I was up and running in about 20 minutes. You can use cvs/svn like commands, *but* you get local / decentralized repositories with fast forking and merging.

        Start a project. Type "git init" and you've got a repository in place (you don't have to initialize and then check it out). "git add ." and "git commit" and you've got your first revision.

        It took a little bit more effort to figure out how to push/pull from a remote repository, but it's fairly straightforward. A bunch of people can work in a group, have their own local repositories, and then merge their changes (along with the revision history). It's awesome.

        The only reason I haven't switched all of my projects over to it is that the IDEs I use (Xcode and Eclipse) don't have good git integration (as far as I know).

        • Re: (Score:3, Interesting)

          by Crayon Kid (700279)
          Oh come on, you can't tell me you've moved from CVS to SVN and haven't felt a damn thing. It is bloody better. It doesn't feature distributed repositories, which is Linus' pet peeve, and probably some subtler stuff, but you can't honestly compare it to CVS and say it's "totally unremarkable".
          • Re: (Score:3, Insightful)

            by smenor (905244)

            Sorry but in my experience it was just marginally better (and in day-to-day use, from the end-users perspective, the only real difference I felt was that I was typing "svn commit" or "svn update" instead of "cvs commit" or "cvs update").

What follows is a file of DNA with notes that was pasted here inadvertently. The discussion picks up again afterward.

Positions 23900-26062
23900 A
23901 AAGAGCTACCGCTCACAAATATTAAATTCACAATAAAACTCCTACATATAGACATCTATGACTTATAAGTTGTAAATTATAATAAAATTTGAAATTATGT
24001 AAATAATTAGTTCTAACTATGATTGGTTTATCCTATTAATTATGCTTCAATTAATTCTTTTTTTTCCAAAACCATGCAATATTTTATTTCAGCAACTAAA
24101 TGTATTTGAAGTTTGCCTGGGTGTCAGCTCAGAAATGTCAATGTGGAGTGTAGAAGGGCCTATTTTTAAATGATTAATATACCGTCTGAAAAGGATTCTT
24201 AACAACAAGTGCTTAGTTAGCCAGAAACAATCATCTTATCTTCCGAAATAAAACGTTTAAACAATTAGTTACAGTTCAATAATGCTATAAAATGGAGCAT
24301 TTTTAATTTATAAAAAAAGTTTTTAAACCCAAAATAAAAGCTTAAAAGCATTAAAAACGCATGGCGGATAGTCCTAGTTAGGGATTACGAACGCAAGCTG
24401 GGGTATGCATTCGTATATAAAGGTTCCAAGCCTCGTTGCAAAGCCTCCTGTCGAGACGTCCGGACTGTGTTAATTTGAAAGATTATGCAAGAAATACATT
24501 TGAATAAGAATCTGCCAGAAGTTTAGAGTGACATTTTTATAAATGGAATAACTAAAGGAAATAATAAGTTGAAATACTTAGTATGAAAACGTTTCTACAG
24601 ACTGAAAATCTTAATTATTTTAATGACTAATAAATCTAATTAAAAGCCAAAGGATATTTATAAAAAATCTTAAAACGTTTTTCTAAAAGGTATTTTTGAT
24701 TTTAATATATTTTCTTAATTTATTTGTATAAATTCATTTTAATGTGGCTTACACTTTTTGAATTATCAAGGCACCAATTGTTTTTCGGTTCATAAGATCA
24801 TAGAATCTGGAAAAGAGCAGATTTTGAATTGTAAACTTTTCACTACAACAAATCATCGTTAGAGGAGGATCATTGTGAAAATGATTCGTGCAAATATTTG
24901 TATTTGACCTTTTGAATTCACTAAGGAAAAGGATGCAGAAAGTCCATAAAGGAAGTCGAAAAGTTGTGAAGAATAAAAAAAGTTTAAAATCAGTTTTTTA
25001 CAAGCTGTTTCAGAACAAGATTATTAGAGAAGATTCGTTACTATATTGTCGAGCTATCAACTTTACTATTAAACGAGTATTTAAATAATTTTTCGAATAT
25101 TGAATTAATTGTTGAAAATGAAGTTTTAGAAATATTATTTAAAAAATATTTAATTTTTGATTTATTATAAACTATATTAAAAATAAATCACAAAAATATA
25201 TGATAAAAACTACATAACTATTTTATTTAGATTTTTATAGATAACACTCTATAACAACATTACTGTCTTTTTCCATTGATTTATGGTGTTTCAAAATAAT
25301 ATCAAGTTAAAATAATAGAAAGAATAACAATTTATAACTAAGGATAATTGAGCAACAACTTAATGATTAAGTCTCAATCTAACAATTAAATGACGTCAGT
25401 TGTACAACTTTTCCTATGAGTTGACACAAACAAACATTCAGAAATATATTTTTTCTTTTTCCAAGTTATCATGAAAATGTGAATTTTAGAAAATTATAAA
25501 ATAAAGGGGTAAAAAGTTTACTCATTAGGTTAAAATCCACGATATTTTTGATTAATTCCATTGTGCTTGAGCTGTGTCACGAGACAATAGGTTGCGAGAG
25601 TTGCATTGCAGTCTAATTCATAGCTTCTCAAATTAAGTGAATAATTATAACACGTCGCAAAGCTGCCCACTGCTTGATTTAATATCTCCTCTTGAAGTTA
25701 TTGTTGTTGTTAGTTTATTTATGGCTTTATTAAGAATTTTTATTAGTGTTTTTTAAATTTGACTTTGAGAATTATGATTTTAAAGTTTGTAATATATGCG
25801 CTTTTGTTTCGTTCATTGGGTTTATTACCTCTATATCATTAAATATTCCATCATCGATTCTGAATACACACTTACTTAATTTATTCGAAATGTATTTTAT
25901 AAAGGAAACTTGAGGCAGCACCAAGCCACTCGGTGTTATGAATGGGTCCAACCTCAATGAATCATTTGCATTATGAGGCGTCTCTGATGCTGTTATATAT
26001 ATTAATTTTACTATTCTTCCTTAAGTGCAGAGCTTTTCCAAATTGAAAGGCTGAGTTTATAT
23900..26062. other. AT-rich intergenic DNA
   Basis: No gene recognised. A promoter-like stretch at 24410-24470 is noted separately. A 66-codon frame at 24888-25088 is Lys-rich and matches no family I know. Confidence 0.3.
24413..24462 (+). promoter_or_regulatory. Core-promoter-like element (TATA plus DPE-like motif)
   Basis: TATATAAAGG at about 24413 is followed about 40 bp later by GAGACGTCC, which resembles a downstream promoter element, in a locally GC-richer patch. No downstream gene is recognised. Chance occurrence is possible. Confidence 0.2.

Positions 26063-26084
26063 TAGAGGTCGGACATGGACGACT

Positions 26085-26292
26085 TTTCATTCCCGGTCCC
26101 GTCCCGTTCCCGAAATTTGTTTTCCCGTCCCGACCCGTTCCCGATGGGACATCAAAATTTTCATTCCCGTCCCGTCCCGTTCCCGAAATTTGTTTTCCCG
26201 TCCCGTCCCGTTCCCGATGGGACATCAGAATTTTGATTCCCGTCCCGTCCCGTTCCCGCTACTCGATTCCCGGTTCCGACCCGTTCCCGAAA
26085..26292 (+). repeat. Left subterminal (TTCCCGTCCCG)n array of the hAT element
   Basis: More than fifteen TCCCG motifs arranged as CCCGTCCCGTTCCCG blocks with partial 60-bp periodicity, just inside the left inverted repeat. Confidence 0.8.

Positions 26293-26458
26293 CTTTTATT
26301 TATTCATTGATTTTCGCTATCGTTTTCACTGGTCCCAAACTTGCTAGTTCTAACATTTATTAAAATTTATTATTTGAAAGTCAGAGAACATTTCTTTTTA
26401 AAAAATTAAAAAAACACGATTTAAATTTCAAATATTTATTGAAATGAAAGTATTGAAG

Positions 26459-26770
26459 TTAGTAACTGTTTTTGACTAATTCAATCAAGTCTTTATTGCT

I'm not saying there aren't cool things about SVN (like atomic commits and directories), but Subversion doesn't fundamentally change the way you work like Git.

            You say "it doesn't feature distributed repositories" like that's some sort of trivial throw-away nothing. It's

            • Re: (Score:3, Insightful)

              by CryBaby (679336)

              It's also trivial to create a local repository with Git. "git init" and you're running. Sure, you can do it with CVS or SVN, but you've got to create a special directory, check your stuff in and then check it out. It might not sound like much, but that extra little barrier was enough to keep me from even considering SVN/CVS for small throw-away projects that I wouldn't hesitate to keep under version control with Git.